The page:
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Community and Q&A

Insulating a Quonset hut – (Can we make a sandwich?)

Doug Reid | Posted in Green Building Techniques on

Imagine an arched metal Quonset hut, such as an older aircraft hanger. The skin of the building is structural; there is no structure under. The buildings are a set of panels which are bolted together, weatherstripped to form an arch. Each arch is bolted to the next to form the building.

Many of these structures are used a workshops or garages, we would like to use one as a studio. Typically these are insulated using either spray foam or fiberglass that is pinned to the shell, which looks somewhat like a quilt.

In our case, we are thinking of building a smaller second shell to go inside, so envison a shell over a shell. The idea would be to build the outer shell, frame the end walls and then spray closed cell foam, 4-6″ (or more) to create a a “weather tight” area.

The second shell would be 1 feet (or more) from the outer shell, so there would be a gap. The idea that we are considering is as each arch is built, set it in place and then use blown in dense packed cellulose to fill the area between the inner shell and the foamed outer shell. Erect arch, place arch, insulate arch then repeat until the inner shell is compete. Last arch would be tricky, but considering access on the end wall to fill in the space or build each panel of the arch one at a time and then insulate with the final panel with access ports to blow in insulation…

Assume a heat recovery ventilator and a mitsubishi heat pump for the space.

This is a running idea, but when crafting an insulated sandwich like this what other items should be taken into consideration?

The goal is to have metal arched interior that is insulated.

Thanks,

Doug

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Replies

  1. GBA Editor
    Martin Holladay | | #1

    Doug,
    1. You don't want to have the spray foam truck arrive 8 different times to spray 8 different arches. You want to get all of your Quonset hut segments installed, and then invite your spray foam truck to come for a single visit.

    2. It sounds like you are proposing a "flash and fill" application with a layer of spray foam against the steel and an inner layer of cellulose. That will work, as long as you follow the usual caveat: your spray foam needs to be thick enough to keep the interior surface of the foam above the dew point in winter. For more information on these calculations, see How to Build an Insulated Cathedral Ceiling.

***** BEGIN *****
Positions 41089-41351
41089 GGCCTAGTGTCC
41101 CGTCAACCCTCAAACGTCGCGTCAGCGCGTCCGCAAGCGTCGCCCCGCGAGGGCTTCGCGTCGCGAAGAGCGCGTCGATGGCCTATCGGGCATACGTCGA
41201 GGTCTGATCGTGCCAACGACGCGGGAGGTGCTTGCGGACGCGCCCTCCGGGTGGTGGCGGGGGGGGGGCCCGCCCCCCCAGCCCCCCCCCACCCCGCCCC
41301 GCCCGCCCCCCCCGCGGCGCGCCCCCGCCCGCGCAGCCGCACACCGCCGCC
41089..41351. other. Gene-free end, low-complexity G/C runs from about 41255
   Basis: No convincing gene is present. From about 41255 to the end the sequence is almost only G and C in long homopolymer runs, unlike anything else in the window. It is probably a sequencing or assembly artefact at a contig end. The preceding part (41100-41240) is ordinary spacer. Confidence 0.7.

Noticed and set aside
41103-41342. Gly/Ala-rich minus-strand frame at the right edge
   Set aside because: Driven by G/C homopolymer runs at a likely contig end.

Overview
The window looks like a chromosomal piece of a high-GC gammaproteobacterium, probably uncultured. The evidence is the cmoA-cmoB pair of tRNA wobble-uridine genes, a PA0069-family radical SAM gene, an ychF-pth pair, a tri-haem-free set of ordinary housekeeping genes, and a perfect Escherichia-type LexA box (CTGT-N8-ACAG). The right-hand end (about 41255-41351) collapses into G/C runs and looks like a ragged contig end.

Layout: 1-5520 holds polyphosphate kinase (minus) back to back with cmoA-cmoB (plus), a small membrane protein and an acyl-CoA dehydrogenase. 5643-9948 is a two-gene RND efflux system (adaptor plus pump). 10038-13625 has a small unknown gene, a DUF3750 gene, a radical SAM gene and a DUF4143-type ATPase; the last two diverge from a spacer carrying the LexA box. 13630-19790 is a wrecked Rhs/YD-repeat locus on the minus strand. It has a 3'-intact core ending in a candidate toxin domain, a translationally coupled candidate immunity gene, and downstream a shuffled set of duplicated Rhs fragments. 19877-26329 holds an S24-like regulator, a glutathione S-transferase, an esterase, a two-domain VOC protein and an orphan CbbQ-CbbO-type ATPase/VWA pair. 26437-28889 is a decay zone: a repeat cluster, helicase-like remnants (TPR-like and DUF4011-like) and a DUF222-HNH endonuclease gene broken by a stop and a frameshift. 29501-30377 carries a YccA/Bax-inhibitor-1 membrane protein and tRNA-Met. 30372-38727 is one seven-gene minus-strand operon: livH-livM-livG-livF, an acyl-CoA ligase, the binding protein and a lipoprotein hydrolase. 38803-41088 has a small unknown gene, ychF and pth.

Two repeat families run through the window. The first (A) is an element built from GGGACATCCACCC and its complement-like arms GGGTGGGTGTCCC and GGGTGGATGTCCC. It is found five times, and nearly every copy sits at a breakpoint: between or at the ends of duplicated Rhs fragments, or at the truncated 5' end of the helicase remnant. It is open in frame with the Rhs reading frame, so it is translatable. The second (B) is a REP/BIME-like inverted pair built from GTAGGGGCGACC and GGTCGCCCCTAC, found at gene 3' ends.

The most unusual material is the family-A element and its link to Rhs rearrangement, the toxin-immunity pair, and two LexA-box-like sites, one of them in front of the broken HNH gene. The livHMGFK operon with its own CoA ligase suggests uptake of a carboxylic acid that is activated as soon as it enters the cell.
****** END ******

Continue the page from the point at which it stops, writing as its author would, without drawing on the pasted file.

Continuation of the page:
As you probably know, only closed-cell spray foam (not open-cell spray foam) can be used with this type of flash-and-fill job.

  2. Doug Reid | | #2

    @Martin. Thanks. The idea is that the foam-guy only shows up once to foam the outer shell and then the end walls. The gap between the inner and outer foamed arched would be filled with dense packed cellulose and I was thinking that we rent the machine from Home Depot or build all the arches ahead of time, stage them and then work with the contractor to be onsite over a day or so to fill the arches as they are erected. With good planning and hands we might be able to erect the inner shell in a day or two.

  3. KEN CHOAT | | #3

    @Doug, I have been thinking about a similar double-shelled quonset method as well. The step-by-step construction approach I had envisioned is the same as you described; build an inner shell, insulate, then add the outer shell with at least a one-foot cavity. However, I was thinking the you could use typical batt/roll insulation in the cavity. I wonder what you and Martin think of this approach?

  4. KEN CHOAT | | #4

    @Doug, I have been thinking about a similar double-shelled quonset method as well. The step-by-step construction approach I had envisioned is the same as you described; build an inner shell, insulate, then add the outer shell with at least a one-foot cavity. However, I was thinking the you could use typical batt/roll insulation in the cavity. I wonder what you and Martin think of this approach?

  5. David Warburton | | #5

    We are looking to create a similar structure with a double wall quonset, insulated between and wondering if anyone has had any luck with it. I realize this post is old, but I am wondering if anyone followed through with this project? thanks!

  6. Expert Member
    Malcolm Taylor | | #6

    David, I've built two quonset buildings which are used as uninsulated workshops. Your sandwich might work, and I don't want to discourage you, but building them is a fiddly business. If you haven't built one I'd suggest getting some experience before starting so you can refine your construction method and sequencing.
    I'm also curious as to how you will isolate the foundation between the two shells and still resist the horizontal forces the shapes exert.

  7. Derek Andrew | | #7

    Same desire for a heavily insulated quonset type building. All I see is questions. Did anybody build one yet? If so, please share your experience and make us all just a little bit more green.

  8. Expert Member
    Malcolm Taylor | | #8

    Derek,
    There's a good chance the silence is because it's not really feasible.

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